Rising stars: Musical aspirations matched with inspiration

August, 2017 Posted in Community

By Mary Owen

You were born to shine!Risiing Star Studio 2 Keith and Kara Blocker

That’s what Keith and Kara Blocker believe. To realize a decade-long dream of helping people of all ages hone their musical talents, the Stayton couple opened Rising Star Studios at 220 E. Ida St. in August of 2014.

“Keith started singing at a very young age,” Kara Blocker said. “It was obvious he was born with a gift. Stayton Middle School’s Solveig Holmquist noticed, and brought him wonderful opportunities, including traveling with the Oregon Festivale Chorale to Europe to sing the counter-tenor solo in the Chitchester Psalms. He also sang in the choir at Stayton United Methodist Church for
10 years.”

Kara was also an early blossoming musician, taking quickly to the piano, making it the major focus in her life.
She has taught and played for many
years since.

Keith and Kara met on Christian Mingle four years ago on the Fourth of July, and Kara said, “There were fireworks!” Kara moved to Stayton when they got married just six weeks later.

“Now our gifts are combined,” said Kara, who recognized “brilliant, young musicians with a love of people, who needed help with the business end of private music teaching.

“I love playing the piano and singing, and I love coaching students,” she said. “But my favorite thing to do in the whole, wide world is to watch someone shine in doing what they were born to do. So I love helping these young music teachers get to do what they love.”

After 23 years of working at the Stayton Safeway, Keith acquired skills to run the administrative end of the business. He tracks appointments for all of the teachers and students, does the scheduling, and as Kara noted “the re-scheduling and re-scheduling.”

“We like to be flexible to work around sports, sickness and family vacations and our teachers’ musical performances,” she said.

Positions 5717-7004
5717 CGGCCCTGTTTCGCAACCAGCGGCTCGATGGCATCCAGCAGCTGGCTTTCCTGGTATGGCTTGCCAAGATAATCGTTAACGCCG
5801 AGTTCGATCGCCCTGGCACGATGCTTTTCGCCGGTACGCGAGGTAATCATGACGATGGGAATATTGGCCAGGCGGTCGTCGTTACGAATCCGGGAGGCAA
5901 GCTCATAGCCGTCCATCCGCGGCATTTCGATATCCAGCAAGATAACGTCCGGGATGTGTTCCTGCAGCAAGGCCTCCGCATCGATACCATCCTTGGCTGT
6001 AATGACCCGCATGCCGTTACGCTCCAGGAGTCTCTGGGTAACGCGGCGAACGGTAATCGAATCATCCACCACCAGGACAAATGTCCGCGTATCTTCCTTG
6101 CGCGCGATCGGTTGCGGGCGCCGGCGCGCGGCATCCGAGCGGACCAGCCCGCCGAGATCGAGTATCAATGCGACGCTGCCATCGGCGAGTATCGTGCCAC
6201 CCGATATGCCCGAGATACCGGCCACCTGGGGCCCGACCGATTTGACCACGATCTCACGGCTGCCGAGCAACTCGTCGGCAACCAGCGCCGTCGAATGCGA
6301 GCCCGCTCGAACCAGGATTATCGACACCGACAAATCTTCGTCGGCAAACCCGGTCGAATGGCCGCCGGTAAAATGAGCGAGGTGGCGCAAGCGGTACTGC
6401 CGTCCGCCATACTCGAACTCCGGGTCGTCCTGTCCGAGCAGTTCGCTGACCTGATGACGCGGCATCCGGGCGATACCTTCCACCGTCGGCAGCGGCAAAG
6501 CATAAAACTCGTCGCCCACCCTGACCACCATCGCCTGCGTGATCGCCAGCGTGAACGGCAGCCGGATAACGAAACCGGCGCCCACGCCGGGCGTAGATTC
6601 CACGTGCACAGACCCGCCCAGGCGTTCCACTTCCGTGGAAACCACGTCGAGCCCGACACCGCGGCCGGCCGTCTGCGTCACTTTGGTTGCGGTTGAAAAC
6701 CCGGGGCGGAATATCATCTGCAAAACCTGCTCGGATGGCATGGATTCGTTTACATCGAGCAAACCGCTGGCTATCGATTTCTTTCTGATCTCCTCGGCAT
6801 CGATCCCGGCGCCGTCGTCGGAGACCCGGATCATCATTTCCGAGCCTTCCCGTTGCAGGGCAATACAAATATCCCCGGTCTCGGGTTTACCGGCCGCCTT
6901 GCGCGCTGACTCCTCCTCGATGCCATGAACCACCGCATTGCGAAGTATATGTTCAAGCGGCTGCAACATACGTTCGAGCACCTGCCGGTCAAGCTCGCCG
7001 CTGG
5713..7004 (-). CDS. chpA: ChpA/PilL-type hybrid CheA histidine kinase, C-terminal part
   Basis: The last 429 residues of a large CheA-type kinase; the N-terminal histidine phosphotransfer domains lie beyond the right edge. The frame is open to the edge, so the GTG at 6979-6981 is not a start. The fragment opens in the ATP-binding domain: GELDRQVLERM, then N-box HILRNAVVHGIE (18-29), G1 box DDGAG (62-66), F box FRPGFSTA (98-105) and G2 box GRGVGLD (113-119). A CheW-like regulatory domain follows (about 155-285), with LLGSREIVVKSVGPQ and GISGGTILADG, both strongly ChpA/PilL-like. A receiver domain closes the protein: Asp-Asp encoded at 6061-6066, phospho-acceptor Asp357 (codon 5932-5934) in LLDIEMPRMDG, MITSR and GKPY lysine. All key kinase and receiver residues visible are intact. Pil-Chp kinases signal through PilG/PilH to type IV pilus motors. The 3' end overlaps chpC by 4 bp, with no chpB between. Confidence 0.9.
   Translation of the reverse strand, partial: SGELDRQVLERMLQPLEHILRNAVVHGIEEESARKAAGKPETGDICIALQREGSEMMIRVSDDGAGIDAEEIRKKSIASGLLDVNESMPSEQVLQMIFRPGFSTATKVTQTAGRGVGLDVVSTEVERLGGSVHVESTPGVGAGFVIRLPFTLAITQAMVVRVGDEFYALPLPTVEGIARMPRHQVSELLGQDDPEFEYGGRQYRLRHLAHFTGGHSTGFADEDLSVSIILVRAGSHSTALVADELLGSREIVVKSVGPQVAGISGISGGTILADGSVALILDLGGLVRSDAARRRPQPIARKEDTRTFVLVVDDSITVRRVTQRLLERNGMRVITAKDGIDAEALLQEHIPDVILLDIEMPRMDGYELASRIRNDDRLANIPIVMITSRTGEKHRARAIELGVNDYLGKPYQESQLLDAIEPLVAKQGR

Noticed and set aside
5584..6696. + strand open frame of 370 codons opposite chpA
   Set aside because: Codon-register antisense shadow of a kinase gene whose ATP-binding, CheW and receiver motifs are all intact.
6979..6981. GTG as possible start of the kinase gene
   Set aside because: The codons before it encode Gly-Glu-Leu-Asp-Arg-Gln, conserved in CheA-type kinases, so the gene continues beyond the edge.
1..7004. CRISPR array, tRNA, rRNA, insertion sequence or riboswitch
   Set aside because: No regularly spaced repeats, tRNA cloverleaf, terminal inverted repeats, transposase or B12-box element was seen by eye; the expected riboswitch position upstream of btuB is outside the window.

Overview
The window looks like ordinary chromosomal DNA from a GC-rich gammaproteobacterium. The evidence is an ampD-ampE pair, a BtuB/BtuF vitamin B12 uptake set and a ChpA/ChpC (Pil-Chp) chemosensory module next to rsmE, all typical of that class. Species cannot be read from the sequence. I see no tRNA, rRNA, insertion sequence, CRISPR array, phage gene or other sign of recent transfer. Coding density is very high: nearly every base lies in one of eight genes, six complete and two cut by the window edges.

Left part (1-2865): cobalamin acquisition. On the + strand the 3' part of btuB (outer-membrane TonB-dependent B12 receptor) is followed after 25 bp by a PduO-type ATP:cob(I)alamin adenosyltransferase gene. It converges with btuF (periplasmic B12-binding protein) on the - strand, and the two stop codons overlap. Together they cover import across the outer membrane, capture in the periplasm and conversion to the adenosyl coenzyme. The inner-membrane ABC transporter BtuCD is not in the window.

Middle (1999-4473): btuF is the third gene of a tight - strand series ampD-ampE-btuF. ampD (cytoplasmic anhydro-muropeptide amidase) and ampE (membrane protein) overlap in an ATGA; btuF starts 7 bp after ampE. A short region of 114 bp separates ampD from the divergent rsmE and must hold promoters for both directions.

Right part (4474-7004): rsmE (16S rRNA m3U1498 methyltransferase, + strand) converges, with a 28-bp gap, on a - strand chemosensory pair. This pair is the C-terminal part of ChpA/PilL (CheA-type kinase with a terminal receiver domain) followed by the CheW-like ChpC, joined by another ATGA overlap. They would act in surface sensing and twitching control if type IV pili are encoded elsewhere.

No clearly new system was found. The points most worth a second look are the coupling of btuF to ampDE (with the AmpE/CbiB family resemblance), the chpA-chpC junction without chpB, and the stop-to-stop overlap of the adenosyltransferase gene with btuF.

The musical duo currently offers lessons in musical theater, songwriting, music theory, voice, piano, guitar, ukulele, drums, violin and cello.

“We hope to expand our strings department to include viola and bass and an orchestra,” Kara said. “We plan to offer Broadway musicals, talent shows and garage bands.

“We also have exciting plans for encouraging our students to practice outside of lessons, the brainchild of a 30-year piano teacher who wanted to use creative ideas to adapt to the way life is now,” she added. “We don’t do life the way we did in the ‘50s, so we need to adapt the way we teach private music lessons.”

The couple tells their teachers to “follow the light in their eyes.”

“When we see their eyes light up, we know they’re on the fast track to learning and creating music,” Kara said. “It’s our job to find their inspiration. Funny thing is, when the student is inspired, I get to see the joy in the young teacher’s eyes. And that’s what brings a spark to
my life.”

Keith said he loves sitting at his desk and “watching the happy, smiling faces of our students coming for their lessons.”

“My pure joy is that moment when I receive a text saying, ‘I would like to sign up for lessons,’” he said.

Starting small and growing through word of mouth and the Stayton Community Connections page on Facebook, Rising Star Studios now has 85 weekly students. Most come from the Stayton area, but some from as far away as Albany, Keizer, Wilsonville and Molalla.

Rising Star Studios also offers video lessons for piano and voice, and several teachers offer home lessons. Prices vary by location and teacher, and 30-minute lessons range from $15 to $25. Depending on the interest of students, recitals are typically held several times a year to showcase student talent.

“We follow the interest of the public,” said Keith on Rising Star events. “Kara is currently having a conversation on the Facebook page about what programs the public would like us to offer. We are talking about starting a girl’s chorus and adult choir.”

In July, STOMP! Camp took place – a week of rhythm and percussion lessons with choreographed movement using hands and fee and ordinary objects to create a unique type of music.

“If you’re the kid who loves to click your pen, drums on your desk, or always has to keep moving, this is the camp for you,” according to website information on the event.

“Stayton has been so good to us!” Kara said. “We feel like we are a perfect fit for this town. It’s home!”

For information, text Kara at
971-304-4255 or visit

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